<plug> But of course, if MNCs are not your thing, we have plenty of mentors from current SoC, and recent alumni who can tell you all about the land of start-ups and other great places to employ your computing know-how (at the mentor match-up, late on 9 May). </plug>

481126091_b751463fd6_zAs you know, we’ll be having 300+ students in Orbital Liftoff, and dealing with all your peers may be a bit difficult logistically.

1) Just in case you weren’t sure, lunch is on your own.  And we’re all breaking for lunch at the same time.  As such you may find that that the trek back and forth from I3 to Biz / Arts canteen or other places nearby for the short, 1 hour lunch break is really too short.  For those who can pack a lunch to bring, this might be a better alternative (I know I will).

2) If all of us whip out your laptop and plug them in, the building will go dark (just kidding).  Bring freshly charged laptops to the venue and alternate with your partner so you both can just use one (You heard of pair programming, right?  Now try paired down programming…)  Fully charged power banks are good if you are using a mobile device too.

3) Wi-fi: same here.  Wi-fi is know to be spotty in COM1 and last year in I3 we didn’t have any problems with Wi-fi, but … if we can all be considerate and turn off the ‘net on devices that you don’t need it for, we’ll all have a better chance of trying some of the hands-on online.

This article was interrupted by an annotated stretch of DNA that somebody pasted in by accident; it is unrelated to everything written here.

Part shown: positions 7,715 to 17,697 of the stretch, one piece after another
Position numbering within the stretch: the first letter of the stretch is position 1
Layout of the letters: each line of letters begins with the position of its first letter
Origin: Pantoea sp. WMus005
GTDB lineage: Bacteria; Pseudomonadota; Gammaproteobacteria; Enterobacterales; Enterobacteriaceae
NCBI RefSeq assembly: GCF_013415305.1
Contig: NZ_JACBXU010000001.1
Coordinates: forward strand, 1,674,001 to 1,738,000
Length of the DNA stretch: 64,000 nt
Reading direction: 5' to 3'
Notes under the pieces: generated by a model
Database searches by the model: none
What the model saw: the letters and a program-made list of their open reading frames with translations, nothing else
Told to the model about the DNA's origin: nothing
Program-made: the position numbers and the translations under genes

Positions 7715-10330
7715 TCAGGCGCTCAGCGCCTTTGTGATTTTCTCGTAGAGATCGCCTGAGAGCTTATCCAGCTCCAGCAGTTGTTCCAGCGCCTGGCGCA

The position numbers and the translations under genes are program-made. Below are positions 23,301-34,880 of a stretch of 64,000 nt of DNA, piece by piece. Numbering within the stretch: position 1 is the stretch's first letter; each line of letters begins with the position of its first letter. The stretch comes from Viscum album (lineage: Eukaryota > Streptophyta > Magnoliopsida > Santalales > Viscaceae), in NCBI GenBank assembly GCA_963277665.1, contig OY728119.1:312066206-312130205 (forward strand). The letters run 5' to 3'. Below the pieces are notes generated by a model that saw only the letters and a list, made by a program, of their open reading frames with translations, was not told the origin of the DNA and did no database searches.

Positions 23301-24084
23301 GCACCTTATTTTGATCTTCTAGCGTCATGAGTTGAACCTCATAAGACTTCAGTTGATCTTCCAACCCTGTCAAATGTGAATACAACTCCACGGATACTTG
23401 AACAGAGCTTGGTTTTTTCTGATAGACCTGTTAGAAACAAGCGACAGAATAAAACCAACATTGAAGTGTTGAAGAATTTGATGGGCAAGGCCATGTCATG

4) There will likely be some materials circulated by presenters earlier to help you deal with installation of the necessary software; and in some intrepid cases, even lecture notes.  This is the first year we may get to doing these materials (Orbital is still very much a dynamic module with constant design changes), so please bear with us on this.  Do look out for these being circulated on Slack.

5) Many of the workshop presenters will be your fellow peer SoCians, who have volunteered to make Orbital great (some of them are also Orbitee students!)  Please acknowledge their help and give them a big up for tackling this mad task of teaching at Orbital.